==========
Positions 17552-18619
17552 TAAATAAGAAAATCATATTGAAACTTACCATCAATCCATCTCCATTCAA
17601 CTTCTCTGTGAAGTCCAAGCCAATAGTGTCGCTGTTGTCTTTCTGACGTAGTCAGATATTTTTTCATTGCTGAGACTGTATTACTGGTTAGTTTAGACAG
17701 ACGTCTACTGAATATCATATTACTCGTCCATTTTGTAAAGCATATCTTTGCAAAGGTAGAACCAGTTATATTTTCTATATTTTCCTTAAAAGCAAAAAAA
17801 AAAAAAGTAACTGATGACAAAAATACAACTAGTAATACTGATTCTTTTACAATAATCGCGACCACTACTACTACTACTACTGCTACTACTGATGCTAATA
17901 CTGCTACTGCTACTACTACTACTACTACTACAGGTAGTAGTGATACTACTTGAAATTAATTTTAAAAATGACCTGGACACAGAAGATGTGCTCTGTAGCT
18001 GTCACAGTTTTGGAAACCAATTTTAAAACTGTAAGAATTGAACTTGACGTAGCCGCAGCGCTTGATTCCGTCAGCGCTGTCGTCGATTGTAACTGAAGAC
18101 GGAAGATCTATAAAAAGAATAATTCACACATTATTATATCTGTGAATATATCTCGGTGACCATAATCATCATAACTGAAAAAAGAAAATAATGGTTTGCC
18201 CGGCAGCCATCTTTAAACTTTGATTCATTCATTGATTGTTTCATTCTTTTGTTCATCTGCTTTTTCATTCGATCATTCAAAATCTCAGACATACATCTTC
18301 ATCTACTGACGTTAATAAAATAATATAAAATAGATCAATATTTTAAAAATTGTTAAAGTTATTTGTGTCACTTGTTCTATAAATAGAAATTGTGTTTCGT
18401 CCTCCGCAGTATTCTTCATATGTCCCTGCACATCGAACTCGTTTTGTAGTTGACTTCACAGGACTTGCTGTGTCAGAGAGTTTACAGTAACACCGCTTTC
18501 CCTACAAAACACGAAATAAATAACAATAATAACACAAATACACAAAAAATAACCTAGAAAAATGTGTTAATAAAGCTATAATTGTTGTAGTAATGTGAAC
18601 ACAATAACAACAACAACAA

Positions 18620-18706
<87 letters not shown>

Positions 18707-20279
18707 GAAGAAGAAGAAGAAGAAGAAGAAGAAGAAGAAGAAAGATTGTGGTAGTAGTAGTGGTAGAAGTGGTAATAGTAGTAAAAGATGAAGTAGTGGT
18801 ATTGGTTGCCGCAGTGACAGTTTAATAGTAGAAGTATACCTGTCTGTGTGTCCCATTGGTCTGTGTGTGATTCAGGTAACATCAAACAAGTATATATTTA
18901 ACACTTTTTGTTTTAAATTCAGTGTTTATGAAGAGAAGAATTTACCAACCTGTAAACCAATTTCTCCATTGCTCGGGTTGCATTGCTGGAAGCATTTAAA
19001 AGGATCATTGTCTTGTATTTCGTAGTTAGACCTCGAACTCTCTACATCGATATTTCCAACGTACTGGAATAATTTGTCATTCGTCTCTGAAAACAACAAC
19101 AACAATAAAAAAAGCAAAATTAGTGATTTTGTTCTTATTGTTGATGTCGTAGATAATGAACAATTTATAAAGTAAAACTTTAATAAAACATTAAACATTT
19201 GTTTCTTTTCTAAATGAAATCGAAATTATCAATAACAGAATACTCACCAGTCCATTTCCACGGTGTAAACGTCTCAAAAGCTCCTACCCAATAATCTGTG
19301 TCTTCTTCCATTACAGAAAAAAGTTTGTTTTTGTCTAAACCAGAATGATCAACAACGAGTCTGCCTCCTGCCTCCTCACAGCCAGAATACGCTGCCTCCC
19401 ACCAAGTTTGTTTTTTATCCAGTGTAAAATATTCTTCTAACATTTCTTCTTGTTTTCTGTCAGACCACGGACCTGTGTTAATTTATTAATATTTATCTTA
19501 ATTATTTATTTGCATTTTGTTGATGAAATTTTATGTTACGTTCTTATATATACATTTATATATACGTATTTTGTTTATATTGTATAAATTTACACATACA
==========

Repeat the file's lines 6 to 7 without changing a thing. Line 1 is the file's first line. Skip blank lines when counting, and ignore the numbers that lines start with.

17901 CTGCTACTGCTACTACTACTACTACTACTACAGGTAGTAGTGATACTACTTGAAATTAATTTTAAAAATGACCTGGACACAGAAGATGTGCTCTGTAGCT
18001 GTCACAGTTTTGGAAACCAATTTTAAAACTGTAAGAATTGAACTTGACGTAGCCGCAGCGCTTGATTCCGTCAGCGCTGTCGTCGATTGTAACTGAAGAC